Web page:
July 26, 2013
The flight route from Incheon Airport near Seoul to Jeju International on Jeju Island just off the Korean coast is the most heavily traveled in the world with 10 million passengers every year. The trip takes an hour and 15 minutes. We chose a path to Jeju that involved two trains, eight buses, four cabs, a ferry, a hike over a mountain and another through an ancient fortress. It took the better part of two days, but every one of our hodgepodge of travel links passed with ease. The Koreans understand the challenges and necessities of travel on a very deep level. Every station of significance comes equipped with standard valuable resources from open staffed information booths to secure lockers to clear signage to large capacities to accommodate latest of late changes. It is nearly impossible to get disoriented.
We spent our final day in Seoul visiting the preserved and restored royal palaces and shrines of Jongmyo, Changgyeonggung, and Changdeokgung that have remained intact as the city continues to rise and expand around them. We began with Jongmyo, a shrine that houses the spirits of Korean royals from about 500 years ago across two immense buildings. Each royal family gets their own room filled with boxes that contain their spirits. Over time this leads to overcrowding and lesser ancestors eventually get moved to the smaller of the two buildings.
Changgyeonggung and Changdukgung are palace complexes that were used by the living as they ruled over the city and the country. In contrast to Chinese palaces, they are painted brilliant green and red rather than laden with gold. Changdukgung contains a secret garden, a multi-acre wooded area with gazebos and other resting places sprinkled throughout lush green hills. The city disappeared completely as a guide lead us on a walk that was at once serene for its dislocation and vigorous for its constant changes in elevation.
The next day we began our trek south with a subway ride to Suwon, an industrial city of about a million that is just under an hour away from Seoul. At Suwon we circumnavigated the 5.7km fortress wall at Hwaseong, a vacation palace of sorts for the rulers in Seoul. The walk on the wall begins with a sharp incline of steps up one side of a mountain. The enemy had to make it up the mountain then deal with the archers and swordsmen that awaited them. We made it up the mountain and instead found day hikers picnicking in the ramparts. Along the walk around the wall we indulged in opportunities to toll a giant bell and sit in temples high above the city.
In places like Hwaseong, it’s impossible to escape thoughts on the breadth of human history. As we looked out over the expanse of Suwon, there dead in the center of the city stood the palace buildings surrounded by the buzz of modern life. And as with any area in Korea with more than a few trees, the humming and whistling of cicadas filled the air, just as it had 5 centuries earlier when the servants of the kings built the fortress wall.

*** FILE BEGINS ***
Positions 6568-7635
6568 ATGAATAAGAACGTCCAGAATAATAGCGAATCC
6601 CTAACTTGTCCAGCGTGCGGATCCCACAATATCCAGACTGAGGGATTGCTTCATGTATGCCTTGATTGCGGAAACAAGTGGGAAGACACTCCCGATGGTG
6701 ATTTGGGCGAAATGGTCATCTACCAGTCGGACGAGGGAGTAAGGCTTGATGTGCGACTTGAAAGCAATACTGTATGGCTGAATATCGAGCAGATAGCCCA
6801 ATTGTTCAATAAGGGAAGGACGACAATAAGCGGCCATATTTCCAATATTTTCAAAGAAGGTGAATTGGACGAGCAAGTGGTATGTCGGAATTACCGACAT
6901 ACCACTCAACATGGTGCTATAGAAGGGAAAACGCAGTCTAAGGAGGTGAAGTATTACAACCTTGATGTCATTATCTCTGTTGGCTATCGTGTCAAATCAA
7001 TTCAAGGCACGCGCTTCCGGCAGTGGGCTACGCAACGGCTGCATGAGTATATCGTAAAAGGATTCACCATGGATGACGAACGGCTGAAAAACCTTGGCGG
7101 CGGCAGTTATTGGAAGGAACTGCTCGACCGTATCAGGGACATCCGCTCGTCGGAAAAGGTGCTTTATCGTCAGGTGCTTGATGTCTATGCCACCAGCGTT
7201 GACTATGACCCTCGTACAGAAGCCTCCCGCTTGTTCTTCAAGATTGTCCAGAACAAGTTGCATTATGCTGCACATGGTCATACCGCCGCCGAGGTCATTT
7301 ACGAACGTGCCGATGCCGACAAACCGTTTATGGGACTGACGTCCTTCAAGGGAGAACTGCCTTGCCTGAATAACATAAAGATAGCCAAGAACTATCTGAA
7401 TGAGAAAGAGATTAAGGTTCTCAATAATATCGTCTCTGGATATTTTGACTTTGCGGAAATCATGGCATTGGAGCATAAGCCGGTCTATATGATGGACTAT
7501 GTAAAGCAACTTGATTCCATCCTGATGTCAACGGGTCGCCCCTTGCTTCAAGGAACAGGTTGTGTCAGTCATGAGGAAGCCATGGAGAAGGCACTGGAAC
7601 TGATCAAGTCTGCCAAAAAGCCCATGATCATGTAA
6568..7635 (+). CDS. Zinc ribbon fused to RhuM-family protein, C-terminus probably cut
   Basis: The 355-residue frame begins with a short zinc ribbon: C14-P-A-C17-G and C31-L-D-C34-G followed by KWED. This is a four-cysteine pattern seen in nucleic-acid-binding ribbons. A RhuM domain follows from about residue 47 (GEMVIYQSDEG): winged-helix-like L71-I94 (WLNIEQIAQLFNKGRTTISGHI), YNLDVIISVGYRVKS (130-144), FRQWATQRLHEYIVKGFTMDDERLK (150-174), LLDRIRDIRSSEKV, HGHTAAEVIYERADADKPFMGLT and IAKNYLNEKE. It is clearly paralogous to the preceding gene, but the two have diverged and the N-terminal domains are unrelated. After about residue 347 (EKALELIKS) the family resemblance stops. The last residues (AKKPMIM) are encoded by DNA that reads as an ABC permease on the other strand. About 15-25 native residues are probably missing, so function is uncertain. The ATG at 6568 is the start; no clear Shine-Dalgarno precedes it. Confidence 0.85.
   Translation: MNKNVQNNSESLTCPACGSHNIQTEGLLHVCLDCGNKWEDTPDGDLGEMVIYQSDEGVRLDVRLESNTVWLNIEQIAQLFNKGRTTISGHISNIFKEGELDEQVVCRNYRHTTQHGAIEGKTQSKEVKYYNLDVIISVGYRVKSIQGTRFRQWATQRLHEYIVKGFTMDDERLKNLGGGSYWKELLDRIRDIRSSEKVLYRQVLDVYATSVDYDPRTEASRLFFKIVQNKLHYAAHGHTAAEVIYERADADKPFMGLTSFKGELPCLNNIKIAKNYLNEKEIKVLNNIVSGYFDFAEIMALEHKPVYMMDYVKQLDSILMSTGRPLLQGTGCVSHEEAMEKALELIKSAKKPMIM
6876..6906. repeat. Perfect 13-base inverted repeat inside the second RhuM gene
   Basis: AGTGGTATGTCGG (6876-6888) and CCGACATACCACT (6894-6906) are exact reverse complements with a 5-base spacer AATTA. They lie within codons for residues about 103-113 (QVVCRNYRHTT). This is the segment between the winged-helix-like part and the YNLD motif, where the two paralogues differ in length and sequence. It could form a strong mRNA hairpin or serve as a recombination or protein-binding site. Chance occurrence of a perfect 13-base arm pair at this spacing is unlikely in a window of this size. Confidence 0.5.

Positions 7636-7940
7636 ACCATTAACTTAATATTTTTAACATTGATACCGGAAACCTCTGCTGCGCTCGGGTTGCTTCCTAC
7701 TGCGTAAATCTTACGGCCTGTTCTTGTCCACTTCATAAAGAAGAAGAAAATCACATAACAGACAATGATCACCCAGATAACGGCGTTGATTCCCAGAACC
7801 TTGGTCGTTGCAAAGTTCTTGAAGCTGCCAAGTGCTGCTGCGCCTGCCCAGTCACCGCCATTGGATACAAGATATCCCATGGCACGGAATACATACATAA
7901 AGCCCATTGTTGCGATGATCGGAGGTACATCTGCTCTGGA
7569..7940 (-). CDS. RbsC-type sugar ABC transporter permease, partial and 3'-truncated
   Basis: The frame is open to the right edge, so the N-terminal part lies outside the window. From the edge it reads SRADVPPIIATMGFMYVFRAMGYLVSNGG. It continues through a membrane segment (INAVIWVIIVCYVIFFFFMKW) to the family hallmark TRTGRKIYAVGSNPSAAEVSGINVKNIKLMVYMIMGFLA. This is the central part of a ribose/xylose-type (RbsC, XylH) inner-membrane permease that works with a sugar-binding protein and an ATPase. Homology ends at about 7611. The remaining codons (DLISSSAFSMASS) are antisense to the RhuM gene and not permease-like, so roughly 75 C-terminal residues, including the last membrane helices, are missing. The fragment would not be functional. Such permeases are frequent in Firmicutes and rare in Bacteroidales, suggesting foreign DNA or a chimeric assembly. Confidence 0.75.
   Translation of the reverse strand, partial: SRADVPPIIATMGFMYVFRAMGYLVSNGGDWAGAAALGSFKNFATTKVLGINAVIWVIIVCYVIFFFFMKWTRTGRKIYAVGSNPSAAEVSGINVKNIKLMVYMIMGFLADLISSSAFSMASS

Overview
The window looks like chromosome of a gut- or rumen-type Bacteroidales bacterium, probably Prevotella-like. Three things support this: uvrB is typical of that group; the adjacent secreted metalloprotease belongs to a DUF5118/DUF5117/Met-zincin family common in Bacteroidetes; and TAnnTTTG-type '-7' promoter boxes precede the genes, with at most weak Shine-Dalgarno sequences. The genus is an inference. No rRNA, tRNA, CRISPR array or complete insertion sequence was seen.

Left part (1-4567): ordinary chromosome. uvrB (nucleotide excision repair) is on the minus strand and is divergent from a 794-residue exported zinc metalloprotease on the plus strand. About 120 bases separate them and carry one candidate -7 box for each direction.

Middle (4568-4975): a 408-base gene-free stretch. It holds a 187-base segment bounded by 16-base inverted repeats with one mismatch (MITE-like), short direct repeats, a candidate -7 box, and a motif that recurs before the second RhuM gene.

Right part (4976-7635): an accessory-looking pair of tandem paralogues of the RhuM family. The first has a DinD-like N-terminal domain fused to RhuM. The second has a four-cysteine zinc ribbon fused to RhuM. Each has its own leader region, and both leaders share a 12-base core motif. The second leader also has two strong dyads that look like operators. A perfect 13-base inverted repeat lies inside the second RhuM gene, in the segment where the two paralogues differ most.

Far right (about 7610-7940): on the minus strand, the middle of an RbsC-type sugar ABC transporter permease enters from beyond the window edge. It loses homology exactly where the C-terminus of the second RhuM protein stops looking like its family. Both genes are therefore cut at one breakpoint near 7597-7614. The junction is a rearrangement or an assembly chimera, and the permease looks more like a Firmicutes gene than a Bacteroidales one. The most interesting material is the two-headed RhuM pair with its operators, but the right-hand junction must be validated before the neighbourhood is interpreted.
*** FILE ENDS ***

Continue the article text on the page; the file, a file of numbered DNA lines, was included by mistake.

At the end of our exhausting trip around the wall, we mustered enough strength for the 4:25-express-to-Gwangju-making sprint since our bus back to the train station got caught in traffic. And here again, Korea did its best to ease our journey. We had basic seats on a regular train, but of course they reclined fully and provided an adjustable footrest. We napped, we read, we arrived and after a short walk, found our room in Hotel Agnes in a Korean love motel.
A love motel is exactly what it sounds like. There are hourly rates, condom machines in the hallway, and colored lights in the rooms. Skeevy as it sounds, it was never icky as it might have been elsewhere, just a cheap place to stay.
With a night’s rest and another vehicle (this time a bus) with fully reclining seats, we found our way to Jogyesan Provincial Park for a day-long hike between two Buddhist temples separated by a mountain peak. The temples (Songgwangsa and Seonamsa) looked remarkably like the palace buildings at Hwaseong and Changdukgung, but smaller, better maintained (as they are still in use) and with giant golden statues inside. The Jogyesan hike proved to be one of those where you seeming go uphill forever. Around each bend, you hope for level ground only to find another steep incline. Thankfully, halfway across the mountain, just short of the start of the descent is a restaurant with rice and tofu to mix with fresh veggies.
At the bottom we caught a bus to another bus and were back at Hotel Agnes before 10pm only to discover that the ferry we planned to take to Jeju was fully booked. Linda did some heroic internet searching and found another ferry in another town with exactly three seats left. Our journey south continued.
The final day of this journey involved a cab to a bus to a cab to a ferry to a cab to a bus. But our longest wait of the entire trip was 90 minutes (and that was by design, so as not to miss the ferry). This country knows how to get you there, even if there is the middle of nowhere like our final destination, Seongsan, a seaside hamlet of 14,000 with a giant defunct volcano at its center. Our reward for this multi-day excursion was the drunken joy of a bottle of Hallasan soju and a hotel room with a spectacular view of the volcano we will sit atop tomorrow at sunrise. Today we rest.